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Through our very own editors and guest writers, this blog will discuss the INSIDE scoop on the admissions process of various schools and programs. If you wish to ask a specific question, please write to us, and we will make every attempt to address your questions in our future blog discussions.
Monday, February 9, 2015
Law School Standards Slipping? Part Two
The last blog scratched the surface of the changing shape of the law school climate. I poked fun at the snobbery of law school hierarchies. And while I may personally find them distasteful, they are alive and well.

Put simply, it still does make sense to try and get into a T14 school. First of all, they are good schools. Second of all, you're more likely to get a job in an incredibly competitive market. This is a pretty big deal breaker when you're graduating with six-figure debt.

There has been a great deal of discussion about declining applicants and deteriorating LSAT scores. People worry that the quantity and quality of law school applicants is tanking. They then worry about what this means for the profession. There are no actual answers.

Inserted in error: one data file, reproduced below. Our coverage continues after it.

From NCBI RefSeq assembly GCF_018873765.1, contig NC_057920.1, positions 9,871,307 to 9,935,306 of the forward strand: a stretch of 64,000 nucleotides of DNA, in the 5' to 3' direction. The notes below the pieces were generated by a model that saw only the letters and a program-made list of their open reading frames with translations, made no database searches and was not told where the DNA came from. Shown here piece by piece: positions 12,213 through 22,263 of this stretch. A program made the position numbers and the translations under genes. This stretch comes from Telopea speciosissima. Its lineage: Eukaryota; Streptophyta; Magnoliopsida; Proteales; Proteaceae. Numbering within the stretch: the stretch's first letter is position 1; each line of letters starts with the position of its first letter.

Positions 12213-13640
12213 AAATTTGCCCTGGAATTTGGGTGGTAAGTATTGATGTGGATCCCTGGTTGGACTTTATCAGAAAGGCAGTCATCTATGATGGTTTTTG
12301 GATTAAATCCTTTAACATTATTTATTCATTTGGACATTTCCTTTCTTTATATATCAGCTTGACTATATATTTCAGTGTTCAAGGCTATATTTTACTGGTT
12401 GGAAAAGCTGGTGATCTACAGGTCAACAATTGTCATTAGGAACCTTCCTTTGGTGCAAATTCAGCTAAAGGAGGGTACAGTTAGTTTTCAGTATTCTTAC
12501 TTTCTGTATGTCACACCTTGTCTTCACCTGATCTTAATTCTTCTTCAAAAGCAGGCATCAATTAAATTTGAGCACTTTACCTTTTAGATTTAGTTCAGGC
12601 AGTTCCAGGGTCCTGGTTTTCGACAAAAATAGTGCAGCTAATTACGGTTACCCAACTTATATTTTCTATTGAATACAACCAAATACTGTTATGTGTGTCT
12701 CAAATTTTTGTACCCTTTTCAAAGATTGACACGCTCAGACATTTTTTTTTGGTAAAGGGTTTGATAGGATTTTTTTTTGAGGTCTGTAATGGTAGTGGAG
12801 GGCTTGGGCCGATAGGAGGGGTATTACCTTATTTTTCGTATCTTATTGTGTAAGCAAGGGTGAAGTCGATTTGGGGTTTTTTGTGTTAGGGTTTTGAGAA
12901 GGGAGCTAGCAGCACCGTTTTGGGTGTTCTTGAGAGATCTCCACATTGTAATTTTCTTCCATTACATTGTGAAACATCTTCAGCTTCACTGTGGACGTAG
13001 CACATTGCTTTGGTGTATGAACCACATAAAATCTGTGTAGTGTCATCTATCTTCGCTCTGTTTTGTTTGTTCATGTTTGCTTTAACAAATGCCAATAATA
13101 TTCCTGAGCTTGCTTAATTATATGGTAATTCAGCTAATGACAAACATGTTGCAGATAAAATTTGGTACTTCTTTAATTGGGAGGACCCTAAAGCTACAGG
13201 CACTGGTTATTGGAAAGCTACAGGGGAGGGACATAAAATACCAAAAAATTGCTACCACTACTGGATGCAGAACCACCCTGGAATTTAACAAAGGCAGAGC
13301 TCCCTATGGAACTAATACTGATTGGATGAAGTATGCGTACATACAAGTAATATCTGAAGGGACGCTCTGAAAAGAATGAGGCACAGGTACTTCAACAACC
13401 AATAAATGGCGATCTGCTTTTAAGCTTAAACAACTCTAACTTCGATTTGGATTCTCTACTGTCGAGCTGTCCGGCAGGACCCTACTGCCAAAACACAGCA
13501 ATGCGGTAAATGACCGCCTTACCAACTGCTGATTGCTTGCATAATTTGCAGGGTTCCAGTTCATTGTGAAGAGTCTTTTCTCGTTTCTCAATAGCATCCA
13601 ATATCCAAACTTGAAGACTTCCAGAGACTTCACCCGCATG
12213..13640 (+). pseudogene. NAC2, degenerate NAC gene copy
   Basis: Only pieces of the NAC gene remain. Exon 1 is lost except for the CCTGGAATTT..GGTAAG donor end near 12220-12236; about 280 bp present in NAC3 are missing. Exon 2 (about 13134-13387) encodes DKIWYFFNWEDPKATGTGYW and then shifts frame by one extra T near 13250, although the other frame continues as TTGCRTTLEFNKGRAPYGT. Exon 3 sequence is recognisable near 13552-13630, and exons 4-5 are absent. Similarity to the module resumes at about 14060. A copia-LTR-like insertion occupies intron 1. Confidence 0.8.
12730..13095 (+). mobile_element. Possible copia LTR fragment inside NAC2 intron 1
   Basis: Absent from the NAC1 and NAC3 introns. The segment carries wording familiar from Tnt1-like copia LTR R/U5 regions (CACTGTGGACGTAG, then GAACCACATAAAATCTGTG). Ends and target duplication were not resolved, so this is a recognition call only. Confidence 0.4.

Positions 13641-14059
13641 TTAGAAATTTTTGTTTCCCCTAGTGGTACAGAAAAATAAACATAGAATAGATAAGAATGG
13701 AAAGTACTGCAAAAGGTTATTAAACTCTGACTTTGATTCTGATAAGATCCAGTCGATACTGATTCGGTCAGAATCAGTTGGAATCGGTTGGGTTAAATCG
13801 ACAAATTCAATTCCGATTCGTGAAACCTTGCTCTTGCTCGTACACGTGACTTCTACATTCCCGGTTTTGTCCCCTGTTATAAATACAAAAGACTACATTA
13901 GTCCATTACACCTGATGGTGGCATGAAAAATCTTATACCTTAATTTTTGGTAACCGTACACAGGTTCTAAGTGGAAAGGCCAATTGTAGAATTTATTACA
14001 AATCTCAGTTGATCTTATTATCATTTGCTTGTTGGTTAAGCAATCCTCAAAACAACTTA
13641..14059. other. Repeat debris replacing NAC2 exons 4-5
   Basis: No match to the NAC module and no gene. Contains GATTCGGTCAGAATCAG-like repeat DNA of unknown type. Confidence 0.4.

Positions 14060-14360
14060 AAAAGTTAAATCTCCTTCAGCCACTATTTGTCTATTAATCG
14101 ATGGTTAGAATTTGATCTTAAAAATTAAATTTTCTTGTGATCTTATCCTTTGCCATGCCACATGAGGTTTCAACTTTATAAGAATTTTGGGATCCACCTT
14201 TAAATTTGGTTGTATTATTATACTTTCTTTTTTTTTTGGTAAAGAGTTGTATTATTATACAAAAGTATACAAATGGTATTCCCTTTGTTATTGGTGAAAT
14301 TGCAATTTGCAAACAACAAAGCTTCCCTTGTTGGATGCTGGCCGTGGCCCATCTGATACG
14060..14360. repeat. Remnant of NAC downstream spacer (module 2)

There is this. The top schools have been largely unaffected by the downturns. Getting in remains competitive. Graduates get good jobs. Their median LSAT scores aren't going down. The shifts are more apparent at the lower-tiered law schools.

This makes sense. There was always going to be a place for the most competitive students. Big firms still need junior associates and Supreme Courts still need law clerks. They will continue to skim from the top cream.

Whether the changing face of the profession is significant remains to be seen. Students still have to sit state bar exams-the standards of which have not changed. The public will still demand high-quality representation. A more competitive market arguably forces improved quality of practitioners.

The boring truth may be simpler. Fewer people are going to law school, some LSAT scores may have declined, and some law schools may have to re-budget in order to preserve their bottom line. The bigger question for aspiring students is whether or not there is a job waiting for them at the end of the journey.

That's a question mark that punctuates any graduate degree.

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